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To support the goals of the Division, the Committee is launching a blog on the website to highlight existing utilities and programs across the state. This blog will provide valuable information on existing programs and highlight how more information on the programs can be obtained, thus creating an online database of water education resources.


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What I Did Last Summer or My Time as a Camp Leader

Posted By Karen E. Menard, Wednesday, October 4, 2017


Education Division – Consumer Outreach Committee Blog


All Things H2O                                October 2017 Issue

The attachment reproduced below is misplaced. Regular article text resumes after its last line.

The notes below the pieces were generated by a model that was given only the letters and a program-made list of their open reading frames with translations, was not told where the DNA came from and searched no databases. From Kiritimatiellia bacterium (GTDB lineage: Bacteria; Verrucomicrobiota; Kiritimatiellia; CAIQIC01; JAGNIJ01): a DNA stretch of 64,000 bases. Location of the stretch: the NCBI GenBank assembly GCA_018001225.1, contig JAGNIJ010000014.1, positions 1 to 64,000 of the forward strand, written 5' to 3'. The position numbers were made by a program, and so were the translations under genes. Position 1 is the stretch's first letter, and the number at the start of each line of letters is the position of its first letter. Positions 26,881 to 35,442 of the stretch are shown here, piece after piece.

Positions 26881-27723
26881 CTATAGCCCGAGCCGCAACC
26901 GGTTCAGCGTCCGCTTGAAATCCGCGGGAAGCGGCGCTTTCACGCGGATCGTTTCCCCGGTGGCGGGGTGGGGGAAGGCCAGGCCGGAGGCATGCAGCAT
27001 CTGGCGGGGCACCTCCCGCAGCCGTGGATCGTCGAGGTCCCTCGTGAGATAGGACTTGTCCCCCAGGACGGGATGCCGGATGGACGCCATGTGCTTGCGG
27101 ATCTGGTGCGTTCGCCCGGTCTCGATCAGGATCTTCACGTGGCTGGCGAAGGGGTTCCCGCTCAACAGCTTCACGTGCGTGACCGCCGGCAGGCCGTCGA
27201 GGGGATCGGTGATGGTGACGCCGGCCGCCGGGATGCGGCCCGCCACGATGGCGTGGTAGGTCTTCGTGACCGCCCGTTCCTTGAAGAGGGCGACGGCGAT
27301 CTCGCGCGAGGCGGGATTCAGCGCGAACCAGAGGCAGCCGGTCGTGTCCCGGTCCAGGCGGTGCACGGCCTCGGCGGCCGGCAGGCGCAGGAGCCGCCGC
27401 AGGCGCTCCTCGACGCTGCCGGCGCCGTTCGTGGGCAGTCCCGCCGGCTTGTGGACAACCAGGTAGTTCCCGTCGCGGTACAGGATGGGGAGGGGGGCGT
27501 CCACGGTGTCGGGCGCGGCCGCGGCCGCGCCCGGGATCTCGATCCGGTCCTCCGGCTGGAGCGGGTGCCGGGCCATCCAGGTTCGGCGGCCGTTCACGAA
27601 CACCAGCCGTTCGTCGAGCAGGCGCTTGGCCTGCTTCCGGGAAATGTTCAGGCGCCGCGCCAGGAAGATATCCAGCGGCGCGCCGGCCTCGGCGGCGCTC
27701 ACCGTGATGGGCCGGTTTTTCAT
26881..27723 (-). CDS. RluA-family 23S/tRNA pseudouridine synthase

What I Did Last Summer

or My Time as a Camp Leader


Coastal Bend College (CBC) ( is a community college with campuses in Beeville, Alice, Kingsville, and Pleasanton.  They have a long history of providing two-week summer camps - called Kids College - for local elementary school-age children.  Over the years, the focus of the camps has varied.  With the rising interest in STEM (Science, Technology, Engineering, and Math), this year’s theme was “Water Is Precious”.



I was an instructor at last year’s Kids College and was stoked to hear of this year’s theme; with a day job working in water, this seemed a perfect match!